Golf Swing Error – Illustrated Guide
As the name of the golf swing error implies, locking up the back knee involves gradually straightening the right leg during the backswing. At the top of the swing, the error is clearly visible through a right leg that is completely straight, with no knee flex to be found. This is in contrast to a better swing that sees the flex in the right knee maintained more or less throughout the swing. Indeed, at address both knees are set in an athletic position using a reasonable amount of flex. That flex is to be kept throughout most of the swing until impact is made with the ball.
Problems Associated with Locking up your Right Knee
Changes the Angle in your Hips – Leads to Inside-Out Club Path
The main issue with losing the flex in your right knee during the backswing and at the top of the swing is that it changes the angle and direction in your hips. Indeed, whereas the hips are supposed to coil and uncoil along a central axis without moving much sideways, the act of straightening the right leg will pull your hips towards your right leg. In doing so, it will also open up your hips to the right side. From that point on, it will be difficult to bring the club towards impact in anything but an inside-out swing and club path. And while that club path is not completely undesirable in itself, it does render hitting straight shots very difficult.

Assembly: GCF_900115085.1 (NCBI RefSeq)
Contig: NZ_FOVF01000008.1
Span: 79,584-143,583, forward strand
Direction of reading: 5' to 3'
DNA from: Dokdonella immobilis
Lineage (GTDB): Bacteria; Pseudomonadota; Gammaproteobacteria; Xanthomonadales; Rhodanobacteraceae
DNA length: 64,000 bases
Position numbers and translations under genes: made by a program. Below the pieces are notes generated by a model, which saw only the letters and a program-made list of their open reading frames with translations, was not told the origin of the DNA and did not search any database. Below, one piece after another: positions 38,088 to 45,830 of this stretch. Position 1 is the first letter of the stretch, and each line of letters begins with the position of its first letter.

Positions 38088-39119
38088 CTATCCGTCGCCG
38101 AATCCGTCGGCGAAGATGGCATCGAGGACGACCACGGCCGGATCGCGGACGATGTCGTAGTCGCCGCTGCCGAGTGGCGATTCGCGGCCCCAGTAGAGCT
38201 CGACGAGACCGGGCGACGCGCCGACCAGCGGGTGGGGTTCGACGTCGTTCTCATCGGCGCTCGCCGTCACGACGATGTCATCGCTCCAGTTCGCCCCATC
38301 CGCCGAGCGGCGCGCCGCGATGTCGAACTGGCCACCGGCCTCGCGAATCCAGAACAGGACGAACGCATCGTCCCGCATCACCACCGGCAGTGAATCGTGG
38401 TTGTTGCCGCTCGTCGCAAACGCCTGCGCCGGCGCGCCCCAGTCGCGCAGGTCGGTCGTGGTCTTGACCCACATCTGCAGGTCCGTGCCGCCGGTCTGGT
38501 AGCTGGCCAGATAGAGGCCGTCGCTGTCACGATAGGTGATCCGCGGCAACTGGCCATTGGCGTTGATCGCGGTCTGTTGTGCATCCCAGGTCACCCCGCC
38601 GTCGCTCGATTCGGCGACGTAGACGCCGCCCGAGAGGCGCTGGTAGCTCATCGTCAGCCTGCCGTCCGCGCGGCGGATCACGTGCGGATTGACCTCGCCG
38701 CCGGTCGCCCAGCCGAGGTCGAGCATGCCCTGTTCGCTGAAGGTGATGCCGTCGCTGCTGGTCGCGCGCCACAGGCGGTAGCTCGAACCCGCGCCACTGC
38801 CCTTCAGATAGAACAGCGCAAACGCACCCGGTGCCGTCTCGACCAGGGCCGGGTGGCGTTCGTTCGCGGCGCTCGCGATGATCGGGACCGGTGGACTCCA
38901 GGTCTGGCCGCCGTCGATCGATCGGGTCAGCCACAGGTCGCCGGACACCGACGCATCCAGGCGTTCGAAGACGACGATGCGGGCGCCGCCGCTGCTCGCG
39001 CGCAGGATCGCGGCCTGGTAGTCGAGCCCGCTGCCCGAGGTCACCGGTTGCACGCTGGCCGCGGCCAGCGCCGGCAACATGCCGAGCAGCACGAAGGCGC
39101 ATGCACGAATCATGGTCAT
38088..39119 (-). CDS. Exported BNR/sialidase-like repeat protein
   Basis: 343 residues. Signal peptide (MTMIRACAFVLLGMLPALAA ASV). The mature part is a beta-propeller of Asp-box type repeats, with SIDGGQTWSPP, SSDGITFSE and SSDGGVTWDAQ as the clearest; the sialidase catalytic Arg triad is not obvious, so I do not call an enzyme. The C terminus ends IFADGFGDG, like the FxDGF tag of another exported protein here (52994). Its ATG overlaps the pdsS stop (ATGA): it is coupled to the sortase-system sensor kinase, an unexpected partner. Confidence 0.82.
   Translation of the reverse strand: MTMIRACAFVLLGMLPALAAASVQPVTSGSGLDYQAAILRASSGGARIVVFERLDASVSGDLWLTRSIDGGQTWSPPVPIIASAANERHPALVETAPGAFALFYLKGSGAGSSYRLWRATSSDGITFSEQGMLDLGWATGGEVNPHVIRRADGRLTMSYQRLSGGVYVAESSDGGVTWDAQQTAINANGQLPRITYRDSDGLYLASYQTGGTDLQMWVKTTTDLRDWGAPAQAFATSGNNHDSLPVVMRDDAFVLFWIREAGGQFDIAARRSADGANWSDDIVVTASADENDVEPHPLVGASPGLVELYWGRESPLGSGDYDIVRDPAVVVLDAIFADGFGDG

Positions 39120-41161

How to Stop Locking up your Right Knee
Lean in Your Right Knee
There is a trick that helps set the right knee in its place and that is to lean in your right knee at address. As a useful swing trigger, the act of leaning your right knee towards the inside (towards the left knee) brings the knee flex – and the location of that knee – into your subconscious. As a swing trigger, it cements that position since it is the last movement made while setting up for a shot before the takeaway can proceed. It helps in preventing the knee from moving laterally and it also helps in setting and keeping the angle of the knee, which is what is being sought here.